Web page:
Tricyclic antidepressants —such as amitriptyline, desipramine (Norpramin), doxepin, imipramine (Tofranil), nortriptyline (Aventyl, Pamelor), protriptyline (Vivactil), and trimipramine (Surmontil)—are named for their chemical structure: a chain of three rings. Tricyclics (or TCAs) raise brain concentrations of the neurotransmitters norepinephrine, serotonin, and, to a lesser extent, dopamine by blocking reabsorption of these chemical messengers by the nerve cells that release them. Tricyclics are used mainly to treat moderate to severe depression and have proven less effective for chronic low-grade depression. About 60% of people who take tricyclics experience significant improvement within four to six weeks. Each of the tricyclic drugs is believed to be equally effective, but side effects may differ.

When a person begins tricyclic therapy, he or she is given a small dose and carefully monitored for side effects. The dose is often raised over several weeks because a gradual increase may be less likely to lead to side effects. Side effects also tend to diminish with continued use. For older people, dosages are usually 30 to 50% lower than usual. When the proper dosage is established, tricyclics can be taken at bedtime so that any resulting drowsiness occurs before sleep rather than during the day.

Although a positive response to tricyclics typically appears within four to six weeks, doctors recommend taking the medication for six to eight weeks at a full dosage to assess the effects. During this time, blood tests may be ordered to make sure that the drug level is high enough to exert a therapeutic effect but not so high as to be toxic (nortriptyline's optimal blood level is the one most accurately known). If a person's depression does not improve while taking a tricyclic, it may be that the drug is not effective for that person or that he or she is not taking the drug as prescribed. About one third of people stop taking tricyclics because of side effects, and about two thirds of older people miss 25 to 50% of their doses. Poor compliance leads to fluctuating blood levels of the drug and, consequently, a poor response. Therefore, it is important to tell your doctor about unpleasant side effects instead of just stopping your medication.

Tricyclics Side Effects

The most prominent side effects of tricyclics are postural hypotension (dizziness on standing due to a drop in blood pressure), drowsiness, weakness, headache, dry mouth, blurred vision, constipation, nausea, and difficulty urinating. Many of these side effects can be managed, however. Drowsiness can be remedied by taking the dose before bedtime (if your doctor approves). Postural hypotension, which can lead to falls and broken bones in older people, can be reduced by standing up slowly after sitting or lying down and waiting 30 seconds before trying to walk. Pilocarpine (Pilocar) eyedrops may alleviate blurred vision. Chewing sugar-free gum or candy will help dry mouth. (Be sure to mention dry mouth to your dentist —a lack of saliva can lead to an increase in cavities and oral infections.) Bethanechol (Duvoid, Urabeth, Urecholine) may be prescribed to counteract problems with urination. And constipation can be managed by consuming foods high in fiber and drinking at least eight glasses of water or juice a day. Amitriptyline and Tofranil are more likely than other tricyclics to cause side effects in older people.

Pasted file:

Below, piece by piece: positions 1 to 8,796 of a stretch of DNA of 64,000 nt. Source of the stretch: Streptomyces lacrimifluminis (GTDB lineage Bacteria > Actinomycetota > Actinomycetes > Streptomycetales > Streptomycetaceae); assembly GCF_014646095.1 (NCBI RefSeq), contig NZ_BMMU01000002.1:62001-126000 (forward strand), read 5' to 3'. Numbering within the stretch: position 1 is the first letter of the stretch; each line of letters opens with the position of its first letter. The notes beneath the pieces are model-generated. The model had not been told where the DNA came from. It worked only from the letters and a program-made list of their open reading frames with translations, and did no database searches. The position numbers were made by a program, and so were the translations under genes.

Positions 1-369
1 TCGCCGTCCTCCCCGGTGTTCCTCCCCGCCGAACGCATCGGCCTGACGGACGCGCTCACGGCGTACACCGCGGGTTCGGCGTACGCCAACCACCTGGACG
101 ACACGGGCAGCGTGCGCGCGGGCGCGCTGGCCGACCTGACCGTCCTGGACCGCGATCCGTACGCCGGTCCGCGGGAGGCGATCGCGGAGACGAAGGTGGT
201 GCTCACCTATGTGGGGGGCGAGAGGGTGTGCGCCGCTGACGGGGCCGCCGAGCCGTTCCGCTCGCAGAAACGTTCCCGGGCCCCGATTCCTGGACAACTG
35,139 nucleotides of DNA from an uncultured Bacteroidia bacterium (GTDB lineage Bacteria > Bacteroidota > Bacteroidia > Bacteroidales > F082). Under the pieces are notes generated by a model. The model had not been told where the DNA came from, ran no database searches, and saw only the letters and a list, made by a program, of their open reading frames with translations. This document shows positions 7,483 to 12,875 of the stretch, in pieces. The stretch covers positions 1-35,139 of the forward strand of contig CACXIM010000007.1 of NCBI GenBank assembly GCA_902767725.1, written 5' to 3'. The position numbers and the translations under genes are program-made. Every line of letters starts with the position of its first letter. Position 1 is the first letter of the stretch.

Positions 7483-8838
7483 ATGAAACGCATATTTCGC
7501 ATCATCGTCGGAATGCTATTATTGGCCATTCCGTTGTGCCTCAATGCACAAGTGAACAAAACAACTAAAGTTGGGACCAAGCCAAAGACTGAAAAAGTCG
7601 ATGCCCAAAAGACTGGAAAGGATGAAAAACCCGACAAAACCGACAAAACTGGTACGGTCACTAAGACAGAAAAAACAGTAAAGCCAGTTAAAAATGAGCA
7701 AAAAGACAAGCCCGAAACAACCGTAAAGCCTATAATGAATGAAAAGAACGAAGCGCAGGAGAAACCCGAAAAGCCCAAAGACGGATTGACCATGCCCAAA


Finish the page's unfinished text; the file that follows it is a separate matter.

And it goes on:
People Who Should Not Take Tricyclics

Tricyclics are not given to people with closed-angle glaucoma (a form of glaucoma characterized by a rapid increase in pressure within the eye) and should be used with caution in men who have symptoms of benign prostatic hyperplasia (an enlarged prostate), as they may lose the ability to urinate. This medical emergency must be treated with catheterization.

Tricyclic Drug Interactions to Avoid

Tricyclics can also magnify the depressive effects of alcohol and benzodiazepines. The combination of tricyclics with antihistamines can lead to severe constipation, impacted stools, or difficulty urinating, particularly in older adults. In addition, tricyclics (and SSRIs) should not be mixed with the drug selegiline (Eldepryl), which is used to treat Parkinson’s disease. Although rare, an interaction between these drugs may cause high fever, tremors, agitation, restlessness, or, in some cases, death. Other symptoms resulting from such drug combinations may include fainting, profuse sweating, seizures, behavioral changes, and stiffened muscles.

Tricyclics and Heart Disease

Tricyclics are not currently recommended for use in most people with coronary heart disease (CHD) because they can cause life-threatening ventricular fibrillation (abnormal rhythm in the heart's lower chambers) in these individuals. Despite the heart risks of tricyclics, they are still used to treat depression because they are sometimes the only effective antidepressants for severely depressed older people.

An older person with mild to moderate depression and severe CHD may first be given a medication from another drug class (an SSRI, such as Luvox, Celexa, Lexapro, Prozac, Paxil, or Zoloft, or the dopamine reuptake inhibitor Wellbutrin). If the individual does not respond to these drugs, a tricyclic would then be tried. Because the risk of ventricular fibrillation from tricyclics increases with the severity of CHD, the doctor must weigh the severity of the depression against the potential danger to the heart.

Publication Review By: Karen L. Swartz, M.D.

Published: 03 Mar 2011

Last Modified: 22 Jun 2011